Wednesday, November 5, 2008

The Unseen in the Scene, or Once More with Feeling

The main reason for an editor sending the writer back to revisit a scene in a story or novel has more to do with what has been left unsaid than what has actually been said. The scene in question--to use a baseball metaphor--touches all the bases, touches them in the proper order. Nevertheless, something seems missing the scene reads flat or, worse, reads as though it were some TV Guide two-sentence description. A moody Danish prince sets out to avenge his father's murder and his mother's remarrying the murderer. High concept, low interest. To continue the metaphor, the runner touches home plate, scores. But the score does not change the dynamic or outcome of the game. Ho hum.

Our goal is simplicity defined: No more boring scenes.

The way to make this revision come flying off the page is to give the characters an edge that relates first and foremost to the writer's feelings, which are now followed through, played out in the author's imagination, then set forth on the screen or down on the note pad. By now the writer will know the characters well enough to be able to identify with them. By now the writer will also know quite well the personal feelings resident in the story. Time now to make a dance card, a list of how each character feels about each of the others, a list that could lead to an unanticipated confrontation between two characters not scheduled to be on stage together.

It may be the writer's intention, as an example, that John and Mary intend to marry, but being each involved in an art or profession, marriage is not the priority their art or profession is. At the moment, the glue holding them together beyond the friendship and attraction and, of course, lust, is the glue of comfort. Okay, along comes the writer now to light a fire under that comfort. Let's even stipulate that John and Mary would eventually marry and be even more comfortable together, but for whatever reason the writer devises, one of the two feels constrained to make an issue of getting married, perhaps out of some fear or losing the other. Immediately another emotion is introduced, causing the kettle of comfort to boil over. John, for example, resents having to propose marriage now. His resentment shows in his behavior, leading Mary to think for example, that she is losing John. Suddenly a circumstance (marriage) which is of itself complex, becomes exponentially more complex, imparting a kind of psychological density and authenticity to a fairly common situation. The emphasis shifts from the relative ordinariness of the story into the mounting irony and complexity of the situation, which reminds the readers of the complexity of life, which leads the reader to a deeper sense of the reality of the characters.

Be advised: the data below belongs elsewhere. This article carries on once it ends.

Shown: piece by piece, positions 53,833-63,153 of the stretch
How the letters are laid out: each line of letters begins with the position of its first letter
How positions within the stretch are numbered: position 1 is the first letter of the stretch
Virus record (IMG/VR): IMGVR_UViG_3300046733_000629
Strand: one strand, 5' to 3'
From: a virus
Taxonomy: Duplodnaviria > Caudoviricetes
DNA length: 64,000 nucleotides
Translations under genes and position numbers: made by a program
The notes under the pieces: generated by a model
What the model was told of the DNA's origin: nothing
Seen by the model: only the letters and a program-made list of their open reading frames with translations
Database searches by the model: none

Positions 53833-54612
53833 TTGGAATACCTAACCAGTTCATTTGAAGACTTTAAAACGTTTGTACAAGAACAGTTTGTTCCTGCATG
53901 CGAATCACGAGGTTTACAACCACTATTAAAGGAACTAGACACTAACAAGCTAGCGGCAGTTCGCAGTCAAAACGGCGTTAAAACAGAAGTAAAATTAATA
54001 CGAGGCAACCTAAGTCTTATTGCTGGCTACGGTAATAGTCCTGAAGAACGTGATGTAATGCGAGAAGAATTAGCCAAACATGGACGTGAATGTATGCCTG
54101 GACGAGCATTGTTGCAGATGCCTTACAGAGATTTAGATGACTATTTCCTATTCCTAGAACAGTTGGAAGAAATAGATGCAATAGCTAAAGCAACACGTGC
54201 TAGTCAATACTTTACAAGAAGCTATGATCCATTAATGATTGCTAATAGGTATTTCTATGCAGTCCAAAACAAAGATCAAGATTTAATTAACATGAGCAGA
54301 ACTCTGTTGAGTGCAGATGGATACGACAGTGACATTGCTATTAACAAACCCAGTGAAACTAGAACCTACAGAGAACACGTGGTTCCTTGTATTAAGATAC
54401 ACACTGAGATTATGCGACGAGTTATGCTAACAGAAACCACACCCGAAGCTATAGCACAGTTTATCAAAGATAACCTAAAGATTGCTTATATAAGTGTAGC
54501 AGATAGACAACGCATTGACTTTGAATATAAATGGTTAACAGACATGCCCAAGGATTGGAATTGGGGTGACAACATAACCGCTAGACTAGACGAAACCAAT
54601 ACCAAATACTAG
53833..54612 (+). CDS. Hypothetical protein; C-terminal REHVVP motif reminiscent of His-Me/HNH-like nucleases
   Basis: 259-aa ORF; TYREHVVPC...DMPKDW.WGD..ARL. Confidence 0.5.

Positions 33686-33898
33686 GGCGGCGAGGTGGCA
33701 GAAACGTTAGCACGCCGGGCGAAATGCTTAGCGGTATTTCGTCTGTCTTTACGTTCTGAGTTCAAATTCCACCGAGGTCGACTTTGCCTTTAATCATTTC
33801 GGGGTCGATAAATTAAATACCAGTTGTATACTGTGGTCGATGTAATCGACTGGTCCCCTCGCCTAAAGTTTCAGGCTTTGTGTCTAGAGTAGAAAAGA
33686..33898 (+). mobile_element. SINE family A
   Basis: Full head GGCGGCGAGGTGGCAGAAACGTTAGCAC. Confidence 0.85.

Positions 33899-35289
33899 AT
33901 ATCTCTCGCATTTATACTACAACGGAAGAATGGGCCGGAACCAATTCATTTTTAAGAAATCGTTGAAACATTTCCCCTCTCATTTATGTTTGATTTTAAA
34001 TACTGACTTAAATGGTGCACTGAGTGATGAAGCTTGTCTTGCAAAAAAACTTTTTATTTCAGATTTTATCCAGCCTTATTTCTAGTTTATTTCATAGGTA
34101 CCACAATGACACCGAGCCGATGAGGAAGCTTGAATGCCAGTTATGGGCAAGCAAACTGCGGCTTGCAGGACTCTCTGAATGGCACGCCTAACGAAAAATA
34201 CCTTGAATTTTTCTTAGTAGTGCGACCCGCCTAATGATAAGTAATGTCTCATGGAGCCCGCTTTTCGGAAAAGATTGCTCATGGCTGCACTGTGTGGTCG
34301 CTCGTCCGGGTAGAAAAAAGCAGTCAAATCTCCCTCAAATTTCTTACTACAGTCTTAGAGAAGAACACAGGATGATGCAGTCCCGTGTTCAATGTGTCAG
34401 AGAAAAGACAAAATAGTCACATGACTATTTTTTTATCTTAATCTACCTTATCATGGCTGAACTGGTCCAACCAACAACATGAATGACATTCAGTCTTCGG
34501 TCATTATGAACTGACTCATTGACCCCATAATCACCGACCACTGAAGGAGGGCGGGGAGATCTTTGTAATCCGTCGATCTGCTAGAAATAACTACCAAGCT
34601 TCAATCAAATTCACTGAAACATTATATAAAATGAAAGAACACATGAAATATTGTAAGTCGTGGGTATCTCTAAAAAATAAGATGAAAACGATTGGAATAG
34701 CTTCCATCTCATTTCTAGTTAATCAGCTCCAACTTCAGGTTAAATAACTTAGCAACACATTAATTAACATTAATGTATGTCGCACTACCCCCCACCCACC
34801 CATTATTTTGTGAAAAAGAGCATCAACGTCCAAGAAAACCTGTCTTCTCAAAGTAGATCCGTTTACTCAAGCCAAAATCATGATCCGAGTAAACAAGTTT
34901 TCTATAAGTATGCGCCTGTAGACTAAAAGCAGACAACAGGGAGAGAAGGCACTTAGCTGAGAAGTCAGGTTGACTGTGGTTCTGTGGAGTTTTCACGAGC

It is not the complexity of the plot or indeed even of the conflict between the characters; it is the complexity of the characters and their own backstories, influencing their behavior.

Another way to look at the equation: action is required and recognized, which in turn produces emotion, which in its turn provokes or drives the characters to further action.

How, you ask, do I begin? Make a list of all the characters. Starting with the major characters, compile a list of how each feels about all the others, right down to the guys who deliver the pizza or Chinese takeout. Then start down at the very bottom, with the guys who deliver the pizza or Kung Pao Chicken, the maids who clean the rooms at the motels. You are holding now a template for irony, resentment, misunderstanding, and conflicting agendas, not to mention hidden agendas.

When characters are driven by their feelings (which are extensions of your feelings about the situations and circumstances), their clashes can be splendid and even their apparent agreements are seasoned with the spice of tension.

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